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Native American Heritage Month
November 15, 2021
2021

Native American Heritage Month

November is Native American Heritage Month, where we celebrate the culture, traditions, and accomplishments of the Native American community through their lens. Today, some of the largest Native American tribes include Cherokee, Navajo, Choctaw, Chippewa, Sioux, Apache, Blackfeet, Muscogee, Iroquois, and Lumbee, among others. In the wake of a more transparent society, we honor and listen to the community who have felt repressed by the very country they inhabited first. Indigenous influencers on social media have shared their experiences, traditions, and perspectives, encouraging viewers to appreciate, not appropriate.

You likely have benefited or enjoyed a contribution Native Americans brought to society, such as mouth wash, syringes, raised bed agriculture, and corn. According to history.com, Native Americans are responsible for more ingenuity and knowledge than we know. Natives taught European colonists how to use corn. Today, corn is America’s largest crop. Apart from the apparent food dishes, you can find corn everywhere, from toothpaste and ice cream to diapers and shampoo. The USDA reported U.S. farmers planted 91.7 million acres of corn in 2019 alone.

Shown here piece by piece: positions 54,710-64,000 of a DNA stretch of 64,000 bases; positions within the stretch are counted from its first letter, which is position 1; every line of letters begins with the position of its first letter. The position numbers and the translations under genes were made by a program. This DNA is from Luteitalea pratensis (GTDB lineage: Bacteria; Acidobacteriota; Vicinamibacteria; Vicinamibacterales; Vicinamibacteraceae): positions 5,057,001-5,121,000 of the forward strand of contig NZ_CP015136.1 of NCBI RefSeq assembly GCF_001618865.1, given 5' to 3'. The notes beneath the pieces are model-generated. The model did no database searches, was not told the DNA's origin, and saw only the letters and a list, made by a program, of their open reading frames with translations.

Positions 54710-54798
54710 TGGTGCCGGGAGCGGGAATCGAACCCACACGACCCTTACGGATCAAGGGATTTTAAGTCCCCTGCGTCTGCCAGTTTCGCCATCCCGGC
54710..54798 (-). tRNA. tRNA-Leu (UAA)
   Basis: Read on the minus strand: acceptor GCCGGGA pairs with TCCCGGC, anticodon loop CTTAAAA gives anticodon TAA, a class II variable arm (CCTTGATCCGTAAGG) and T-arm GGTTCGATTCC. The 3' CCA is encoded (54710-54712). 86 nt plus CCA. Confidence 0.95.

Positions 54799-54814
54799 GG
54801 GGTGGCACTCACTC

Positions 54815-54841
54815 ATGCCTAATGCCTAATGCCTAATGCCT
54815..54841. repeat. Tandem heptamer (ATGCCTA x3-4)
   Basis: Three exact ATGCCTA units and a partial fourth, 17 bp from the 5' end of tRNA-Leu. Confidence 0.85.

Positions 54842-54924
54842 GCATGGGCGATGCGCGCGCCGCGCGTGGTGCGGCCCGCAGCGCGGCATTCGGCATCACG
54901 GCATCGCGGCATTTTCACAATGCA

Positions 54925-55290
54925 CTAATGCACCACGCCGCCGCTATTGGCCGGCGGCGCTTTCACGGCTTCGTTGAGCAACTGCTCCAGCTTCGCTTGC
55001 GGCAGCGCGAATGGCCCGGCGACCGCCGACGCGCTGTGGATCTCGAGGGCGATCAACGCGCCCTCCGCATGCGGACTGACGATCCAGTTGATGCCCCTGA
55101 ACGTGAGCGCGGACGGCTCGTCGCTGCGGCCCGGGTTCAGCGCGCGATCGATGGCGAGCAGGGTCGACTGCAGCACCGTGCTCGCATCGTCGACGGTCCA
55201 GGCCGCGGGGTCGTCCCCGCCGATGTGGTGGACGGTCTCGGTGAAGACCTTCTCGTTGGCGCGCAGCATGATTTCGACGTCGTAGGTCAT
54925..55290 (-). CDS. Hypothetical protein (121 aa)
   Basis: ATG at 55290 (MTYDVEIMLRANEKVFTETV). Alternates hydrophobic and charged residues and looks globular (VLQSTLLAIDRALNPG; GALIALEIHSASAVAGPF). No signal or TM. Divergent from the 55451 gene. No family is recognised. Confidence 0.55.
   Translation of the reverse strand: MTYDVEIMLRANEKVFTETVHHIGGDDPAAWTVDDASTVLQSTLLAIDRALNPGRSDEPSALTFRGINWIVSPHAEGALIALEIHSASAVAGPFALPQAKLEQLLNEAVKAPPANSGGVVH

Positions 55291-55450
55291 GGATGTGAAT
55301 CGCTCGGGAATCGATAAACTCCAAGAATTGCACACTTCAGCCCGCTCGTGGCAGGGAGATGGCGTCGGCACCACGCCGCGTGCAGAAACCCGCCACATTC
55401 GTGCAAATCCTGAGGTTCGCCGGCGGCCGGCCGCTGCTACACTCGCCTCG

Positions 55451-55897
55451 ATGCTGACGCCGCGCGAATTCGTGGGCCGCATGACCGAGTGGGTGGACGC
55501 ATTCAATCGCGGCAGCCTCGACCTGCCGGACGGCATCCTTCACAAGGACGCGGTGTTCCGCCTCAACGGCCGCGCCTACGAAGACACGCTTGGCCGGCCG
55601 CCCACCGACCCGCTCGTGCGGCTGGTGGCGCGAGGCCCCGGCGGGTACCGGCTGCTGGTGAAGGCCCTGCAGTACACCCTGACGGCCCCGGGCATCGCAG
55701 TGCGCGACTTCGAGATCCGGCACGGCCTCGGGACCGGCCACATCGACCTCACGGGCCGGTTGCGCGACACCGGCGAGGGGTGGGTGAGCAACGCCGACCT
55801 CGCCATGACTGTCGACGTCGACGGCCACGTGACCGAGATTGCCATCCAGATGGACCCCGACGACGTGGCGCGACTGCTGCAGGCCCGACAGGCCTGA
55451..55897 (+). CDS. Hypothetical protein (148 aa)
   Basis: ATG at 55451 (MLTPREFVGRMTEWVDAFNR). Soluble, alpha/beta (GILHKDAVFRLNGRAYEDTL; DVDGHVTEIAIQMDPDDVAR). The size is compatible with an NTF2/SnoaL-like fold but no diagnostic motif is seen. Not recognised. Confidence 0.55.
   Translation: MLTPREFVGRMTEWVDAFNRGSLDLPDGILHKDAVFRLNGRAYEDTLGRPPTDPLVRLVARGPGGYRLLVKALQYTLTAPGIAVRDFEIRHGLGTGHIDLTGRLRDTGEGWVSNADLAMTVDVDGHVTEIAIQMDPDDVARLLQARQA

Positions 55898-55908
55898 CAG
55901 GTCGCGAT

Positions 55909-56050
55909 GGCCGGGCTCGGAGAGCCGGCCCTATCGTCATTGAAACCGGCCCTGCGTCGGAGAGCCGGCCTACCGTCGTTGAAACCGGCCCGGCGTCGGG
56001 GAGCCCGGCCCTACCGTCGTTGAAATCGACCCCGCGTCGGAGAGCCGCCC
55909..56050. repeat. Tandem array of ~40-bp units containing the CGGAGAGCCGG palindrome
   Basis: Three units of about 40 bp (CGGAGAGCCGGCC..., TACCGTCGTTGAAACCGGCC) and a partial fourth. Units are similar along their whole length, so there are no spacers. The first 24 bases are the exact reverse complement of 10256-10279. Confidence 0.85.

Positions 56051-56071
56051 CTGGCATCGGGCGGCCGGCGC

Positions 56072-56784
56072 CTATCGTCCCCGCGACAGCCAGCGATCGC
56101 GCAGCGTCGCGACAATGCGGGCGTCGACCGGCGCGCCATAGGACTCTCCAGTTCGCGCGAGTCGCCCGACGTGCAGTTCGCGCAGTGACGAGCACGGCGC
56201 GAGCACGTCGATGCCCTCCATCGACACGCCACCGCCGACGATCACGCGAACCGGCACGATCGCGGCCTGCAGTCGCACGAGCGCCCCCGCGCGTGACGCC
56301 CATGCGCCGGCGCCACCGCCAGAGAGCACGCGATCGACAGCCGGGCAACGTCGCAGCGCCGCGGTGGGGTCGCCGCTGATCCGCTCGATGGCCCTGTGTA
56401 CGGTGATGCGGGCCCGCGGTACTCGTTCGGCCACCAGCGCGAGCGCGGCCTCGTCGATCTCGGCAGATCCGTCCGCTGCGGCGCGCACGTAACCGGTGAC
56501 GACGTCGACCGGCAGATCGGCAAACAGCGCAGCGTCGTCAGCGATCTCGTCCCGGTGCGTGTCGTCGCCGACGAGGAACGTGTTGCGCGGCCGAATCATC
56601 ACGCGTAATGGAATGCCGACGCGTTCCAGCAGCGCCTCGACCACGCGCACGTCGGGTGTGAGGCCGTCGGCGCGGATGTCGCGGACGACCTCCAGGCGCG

Though Europeans appropriated many Native American inventions, rubber was a material developed by Native Americans. Can you imagine life without it? From these staples to kayaks, snow goggles, cable suspension bridges, and baby bottles— we have so much to celebrate and thank the Native Americans for.

When it comes to hair, there’s perhaps no community that reveres it more than indigenous people. We see the lifelong, intimate extension of self that hair is for indigenous people as we look beyond braids. It holds strength and resilience that is passed down through generations. From childhood, hair is the root of the nurturing bond between families that begins with braiding children’s hair. For men, hair is a symbol of political and cultural pride. Indigenous hairstyles have been used throughout history amongst tribes to identify one another. Although many people associate indigenous hair with feathers and braids, too often appropriated, indigenous hair is far more than a style.


As we embark on a month dedicated to celebrating rich indigenous cultures, we honor the opportunity we have to learn by listening to indigenous people. 

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